From: Oleg Fedtchenko (BoostOleg_at_[hidden])
Date: 2004-10-18 14:18:42
>> Oleg Fedtchenko wrote:
>> shared_ptr<Tree> Parse( shared_ptr<DocActiveX> ptrOwner)
>> shared_ptr<Tree> ptrMember( &m_Tree, ptrOwner);
>> return ptrMember;
>> And corresponding ctor that passes over a deletable pointer to an
>> owner (ptrOwner) of a class member (p):
>> template <class Y, class Z>
>> shared_ptr( Y * p, shared_ptr<Z>& ptrOwner)
>> : px(p), pn(ptrOwner.pn)
>> we must specify an owner every time and easily can
>> pass in a shared_ptr other than pointing to the right
> Larry Evans wrote:
> Could you define a new shared_ptr templated CTOR which takes a pointer
> to member:
> template<typename Member>
> struct shared_ptr
> template<typename Owner, Member Owner::*pm_type>
> shared_ptr(shared_ptr<Owner>* a_owner, pm_type a_pm)
> : px(a_owner.get()->a_pm), pn(???)
> I haven't compiled this; hence, the syntax may not be right.
> How would this compare with member_ptr, and the others?
I also did not compile this piece of code.
But if I caught the idea behind it right, then to place constrains on
acceptable combinations *member-owner* looks surprising.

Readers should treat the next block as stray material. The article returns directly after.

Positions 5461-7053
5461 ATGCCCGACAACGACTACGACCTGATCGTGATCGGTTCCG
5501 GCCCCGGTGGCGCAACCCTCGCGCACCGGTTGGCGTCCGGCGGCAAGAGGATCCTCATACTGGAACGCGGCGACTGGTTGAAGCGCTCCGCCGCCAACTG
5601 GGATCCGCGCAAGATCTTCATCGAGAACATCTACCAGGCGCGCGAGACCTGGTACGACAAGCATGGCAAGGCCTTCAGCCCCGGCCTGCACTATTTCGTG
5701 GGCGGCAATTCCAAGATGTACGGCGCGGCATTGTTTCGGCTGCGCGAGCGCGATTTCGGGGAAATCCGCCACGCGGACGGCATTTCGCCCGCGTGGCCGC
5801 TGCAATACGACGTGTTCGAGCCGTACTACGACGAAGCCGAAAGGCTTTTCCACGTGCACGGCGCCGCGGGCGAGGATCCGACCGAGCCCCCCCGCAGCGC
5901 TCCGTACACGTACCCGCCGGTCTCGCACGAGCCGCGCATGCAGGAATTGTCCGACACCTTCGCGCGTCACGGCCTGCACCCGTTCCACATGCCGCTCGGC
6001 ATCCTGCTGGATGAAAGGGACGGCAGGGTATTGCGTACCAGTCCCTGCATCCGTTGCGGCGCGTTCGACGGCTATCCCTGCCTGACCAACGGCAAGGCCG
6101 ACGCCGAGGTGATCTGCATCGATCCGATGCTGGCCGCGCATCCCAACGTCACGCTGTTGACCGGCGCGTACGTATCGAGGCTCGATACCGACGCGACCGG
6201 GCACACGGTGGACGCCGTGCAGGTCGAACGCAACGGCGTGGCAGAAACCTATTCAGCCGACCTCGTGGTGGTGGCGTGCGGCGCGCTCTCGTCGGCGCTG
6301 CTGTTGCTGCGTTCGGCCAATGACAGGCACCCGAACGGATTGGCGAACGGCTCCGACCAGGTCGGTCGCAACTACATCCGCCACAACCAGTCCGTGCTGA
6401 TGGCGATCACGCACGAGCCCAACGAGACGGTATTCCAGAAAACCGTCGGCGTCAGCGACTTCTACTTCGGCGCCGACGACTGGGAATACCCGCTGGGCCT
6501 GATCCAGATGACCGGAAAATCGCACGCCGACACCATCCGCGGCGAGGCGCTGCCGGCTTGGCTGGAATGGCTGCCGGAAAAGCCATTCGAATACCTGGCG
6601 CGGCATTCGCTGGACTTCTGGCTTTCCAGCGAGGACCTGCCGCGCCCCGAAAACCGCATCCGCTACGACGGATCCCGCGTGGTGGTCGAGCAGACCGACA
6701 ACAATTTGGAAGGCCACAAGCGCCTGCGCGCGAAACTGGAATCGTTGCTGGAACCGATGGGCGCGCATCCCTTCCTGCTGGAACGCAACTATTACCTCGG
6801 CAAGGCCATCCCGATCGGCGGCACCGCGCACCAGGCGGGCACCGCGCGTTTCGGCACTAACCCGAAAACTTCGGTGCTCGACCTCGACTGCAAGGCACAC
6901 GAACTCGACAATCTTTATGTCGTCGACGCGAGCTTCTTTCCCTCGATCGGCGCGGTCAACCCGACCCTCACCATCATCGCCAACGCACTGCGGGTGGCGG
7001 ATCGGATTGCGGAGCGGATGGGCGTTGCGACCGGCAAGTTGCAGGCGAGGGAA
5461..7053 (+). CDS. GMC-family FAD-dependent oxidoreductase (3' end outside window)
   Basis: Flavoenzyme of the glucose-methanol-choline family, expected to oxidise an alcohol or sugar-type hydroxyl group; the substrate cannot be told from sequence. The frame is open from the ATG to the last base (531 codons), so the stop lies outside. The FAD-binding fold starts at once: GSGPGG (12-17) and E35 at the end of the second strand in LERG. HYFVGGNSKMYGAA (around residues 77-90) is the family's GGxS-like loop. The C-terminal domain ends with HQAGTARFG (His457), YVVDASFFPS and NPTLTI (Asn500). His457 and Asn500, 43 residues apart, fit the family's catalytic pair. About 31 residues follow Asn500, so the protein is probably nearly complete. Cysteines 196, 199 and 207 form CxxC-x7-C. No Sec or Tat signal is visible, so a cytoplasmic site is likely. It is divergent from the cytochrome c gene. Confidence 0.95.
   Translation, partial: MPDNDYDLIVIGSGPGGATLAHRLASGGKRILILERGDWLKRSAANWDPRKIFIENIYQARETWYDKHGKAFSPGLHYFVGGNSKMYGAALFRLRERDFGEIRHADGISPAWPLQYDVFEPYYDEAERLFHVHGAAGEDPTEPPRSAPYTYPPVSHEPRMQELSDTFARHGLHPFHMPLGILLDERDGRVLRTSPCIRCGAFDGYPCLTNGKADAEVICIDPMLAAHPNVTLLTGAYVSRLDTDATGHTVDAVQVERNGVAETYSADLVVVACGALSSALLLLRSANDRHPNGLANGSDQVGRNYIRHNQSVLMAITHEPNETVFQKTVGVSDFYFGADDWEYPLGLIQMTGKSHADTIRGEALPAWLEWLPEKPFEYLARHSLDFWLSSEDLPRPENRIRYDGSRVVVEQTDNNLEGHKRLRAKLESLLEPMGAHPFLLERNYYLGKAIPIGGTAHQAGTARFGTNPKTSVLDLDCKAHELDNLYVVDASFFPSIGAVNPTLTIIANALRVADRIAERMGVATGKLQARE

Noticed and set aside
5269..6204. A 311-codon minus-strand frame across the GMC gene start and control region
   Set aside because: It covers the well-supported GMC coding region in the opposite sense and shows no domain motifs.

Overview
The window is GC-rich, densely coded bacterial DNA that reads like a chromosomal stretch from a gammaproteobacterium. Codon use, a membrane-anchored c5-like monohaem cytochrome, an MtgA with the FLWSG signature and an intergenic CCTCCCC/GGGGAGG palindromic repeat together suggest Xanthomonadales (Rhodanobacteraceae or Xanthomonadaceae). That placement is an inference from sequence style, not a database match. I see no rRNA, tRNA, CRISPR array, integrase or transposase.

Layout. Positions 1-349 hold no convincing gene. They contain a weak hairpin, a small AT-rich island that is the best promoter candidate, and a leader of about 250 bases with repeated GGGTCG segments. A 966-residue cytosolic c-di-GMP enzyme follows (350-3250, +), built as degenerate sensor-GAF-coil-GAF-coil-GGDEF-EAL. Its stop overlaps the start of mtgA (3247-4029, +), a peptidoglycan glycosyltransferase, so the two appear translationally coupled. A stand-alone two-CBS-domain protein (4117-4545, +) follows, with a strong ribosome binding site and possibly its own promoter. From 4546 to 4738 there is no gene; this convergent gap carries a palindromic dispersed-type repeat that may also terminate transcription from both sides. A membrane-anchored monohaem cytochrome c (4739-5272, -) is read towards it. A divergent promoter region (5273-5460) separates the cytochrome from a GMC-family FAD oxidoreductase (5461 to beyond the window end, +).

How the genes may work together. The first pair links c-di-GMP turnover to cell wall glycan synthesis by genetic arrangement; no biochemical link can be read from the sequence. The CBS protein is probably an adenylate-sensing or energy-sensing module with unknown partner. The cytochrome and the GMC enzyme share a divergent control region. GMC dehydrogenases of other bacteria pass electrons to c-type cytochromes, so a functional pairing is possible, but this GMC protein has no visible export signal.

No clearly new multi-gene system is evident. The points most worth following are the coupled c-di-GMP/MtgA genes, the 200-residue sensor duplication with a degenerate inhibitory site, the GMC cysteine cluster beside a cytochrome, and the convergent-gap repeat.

An owner knows all of it members exposed through shared_ptr.
And it contains all of those acceptable combinations
*type of owner and its corresponding acceptable type of member*.
But I had a task of hierarchy of several classes two of which were
used as owners for the same type of member exposed through a
smart pointer. One of those owners had a pointer to another one.
If I had used a CTOR with both pointers to a member and its owner
(as at the beginning)
I could have passed in the pointer to another (wrong) owner
instead of *this*. And the type *member-owner* constrains above
would have not prevented an access violation.
But member_ptr keeping a pointer to an owner in its base class
does not allow to make a mistake.
The proposed smart pointer member_ptr is described at
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